US cities adopt stricter building energy codes

(ACEEE blog, 6 Sep 2019) As US cities ramp up their clean energy efforts, stricter building energy codes are some of their biggest success stories. In fact, 30 cities have taken steps to reduce energy waste in buildings by improving these codes, according to the newly released 2019 City Clean Energy Scorecard.

These cities are updating their codes, advocating for their state to do more, or benefitting from state action. Since 2017, nine cities adopted more-stringent building energy codes: Las Vegas, Mesa, New York, Philadelphia, Phoenix, Reno, San Antonio, St. Louis, and Tucson. Another five cities successfully advocated for their states to adopt more stringent standards: Columbus, Cincinnati, Cleveland, Pittsburgh, and Seattle. In addition, eight cities adopted efficiency requirements for existing buildings: Chicago, Denver, Minneapolis, New York, Reno, Salt Lake City, San José, and Washington, DC. 

Why does this matter? To address climate change, cities need to reduce buildings’ energy use, because residential and commercial buildings account for about 36% of total energy-related carbon dioxide emissions each year. Energy codes for new and existing buildings are a great way to do so. These codes affect up to 80% of a building’s energy load and, since buildings typically operate for decades before major renovation, the impact can really add up.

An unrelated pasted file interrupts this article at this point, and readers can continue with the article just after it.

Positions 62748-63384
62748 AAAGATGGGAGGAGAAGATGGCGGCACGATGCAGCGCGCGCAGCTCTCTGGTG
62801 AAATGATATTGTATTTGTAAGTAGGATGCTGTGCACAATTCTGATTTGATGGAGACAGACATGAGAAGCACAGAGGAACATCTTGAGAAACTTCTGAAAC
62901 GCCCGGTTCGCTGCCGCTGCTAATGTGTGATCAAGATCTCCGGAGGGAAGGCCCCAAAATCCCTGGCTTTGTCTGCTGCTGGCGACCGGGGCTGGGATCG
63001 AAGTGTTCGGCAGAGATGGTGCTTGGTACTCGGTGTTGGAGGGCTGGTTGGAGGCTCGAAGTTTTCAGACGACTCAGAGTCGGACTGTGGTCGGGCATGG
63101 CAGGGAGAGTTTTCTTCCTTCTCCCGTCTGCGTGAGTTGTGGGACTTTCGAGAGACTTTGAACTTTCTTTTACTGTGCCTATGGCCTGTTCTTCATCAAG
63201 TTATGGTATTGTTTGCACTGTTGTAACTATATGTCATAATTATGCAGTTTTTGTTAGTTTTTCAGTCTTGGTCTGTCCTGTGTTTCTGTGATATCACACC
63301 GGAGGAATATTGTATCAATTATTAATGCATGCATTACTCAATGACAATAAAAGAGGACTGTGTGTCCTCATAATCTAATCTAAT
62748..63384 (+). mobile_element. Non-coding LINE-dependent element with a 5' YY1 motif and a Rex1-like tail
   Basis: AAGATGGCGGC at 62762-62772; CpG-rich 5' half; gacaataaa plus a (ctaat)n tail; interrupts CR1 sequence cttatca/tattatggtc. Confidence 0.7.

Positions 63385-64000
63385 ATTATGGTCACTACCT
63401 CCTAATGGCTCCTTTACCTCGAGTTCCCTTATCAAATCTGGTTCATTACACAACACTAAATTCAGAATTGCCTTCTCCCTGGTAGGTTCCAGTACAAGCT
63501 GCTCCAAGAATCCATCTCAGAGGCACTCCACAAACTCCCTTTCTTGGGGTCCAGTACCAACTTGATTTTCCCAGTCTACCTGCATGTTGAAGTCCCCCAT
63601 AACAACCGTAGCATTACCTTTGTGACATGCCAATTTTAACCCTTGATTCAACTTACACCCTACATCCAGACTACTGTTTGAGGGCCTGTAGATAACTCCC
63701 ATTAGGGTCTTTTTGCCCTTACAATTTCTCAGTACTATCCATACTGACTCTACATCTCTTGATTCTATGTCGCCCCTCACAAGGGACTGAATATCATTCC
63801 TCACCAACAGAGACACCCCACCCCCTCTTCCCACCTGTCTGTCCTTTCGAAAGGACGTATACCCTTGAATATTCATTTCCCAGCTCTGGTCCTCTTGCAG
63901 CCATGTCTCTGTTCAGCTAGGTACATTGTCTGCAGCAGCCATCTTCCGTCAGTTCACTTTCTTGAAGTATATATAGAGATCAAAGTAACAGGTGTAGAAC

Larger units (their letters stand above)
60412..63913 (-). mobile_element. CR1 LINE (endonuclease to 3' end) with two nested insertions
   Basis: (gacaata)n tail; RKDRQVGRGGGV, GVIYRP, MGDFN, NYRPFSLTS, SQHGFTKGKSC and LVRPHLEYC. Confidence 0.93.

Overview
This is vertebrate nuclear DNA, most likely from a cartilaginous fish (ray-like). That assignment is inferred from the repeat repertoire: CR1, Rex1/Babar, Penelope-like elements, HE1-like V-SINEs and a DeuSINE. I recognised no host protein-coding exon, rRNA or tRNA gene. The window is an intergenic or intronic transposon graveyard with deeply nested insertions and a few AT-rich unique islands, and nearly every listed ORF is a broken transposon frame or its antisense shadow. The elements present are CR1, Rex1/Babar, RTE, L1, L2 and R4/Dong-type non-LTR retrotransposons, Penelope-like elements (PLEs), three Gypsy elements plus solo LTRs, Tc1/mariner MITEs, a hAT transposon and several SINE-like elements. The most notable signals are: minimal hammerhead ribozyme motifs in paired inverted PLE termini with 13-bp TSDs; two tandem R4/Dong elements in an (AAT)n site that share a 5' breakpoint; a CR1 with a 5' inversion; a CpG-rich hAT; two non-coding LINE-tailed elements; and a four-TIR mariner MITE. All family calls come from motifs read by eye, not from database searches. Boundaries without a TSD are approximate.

Building codes set minimum efficiency requirements for new buildings and those that undergo significant renovations. For example, they set minimum thresholds for roof and wall insulation, which help reduce heat loss through the building and increase occupant comfort. They also have criteria for the efficiency of heating, ventilation, and air conditioning (HVAC), as well as for lighting and water heating.

Findings from the 2019 City Scorecard

The map below summarizes city codes according to the New Building Institute’s zEPI scale, which is how we scored cities.

Boston and Worcester had the most stringent residential building energy codes, because they adopted the Massachusetts Stretch Energy Code. Meanwhile, St. Louis had the lowest commercial zEPI score. Cities with the lowest zEPI scores had all adopted the 2018 international energy conservation code.  

External link

ACEEE blog, 6 Sep 2019: US cities adopt stricter building energy codes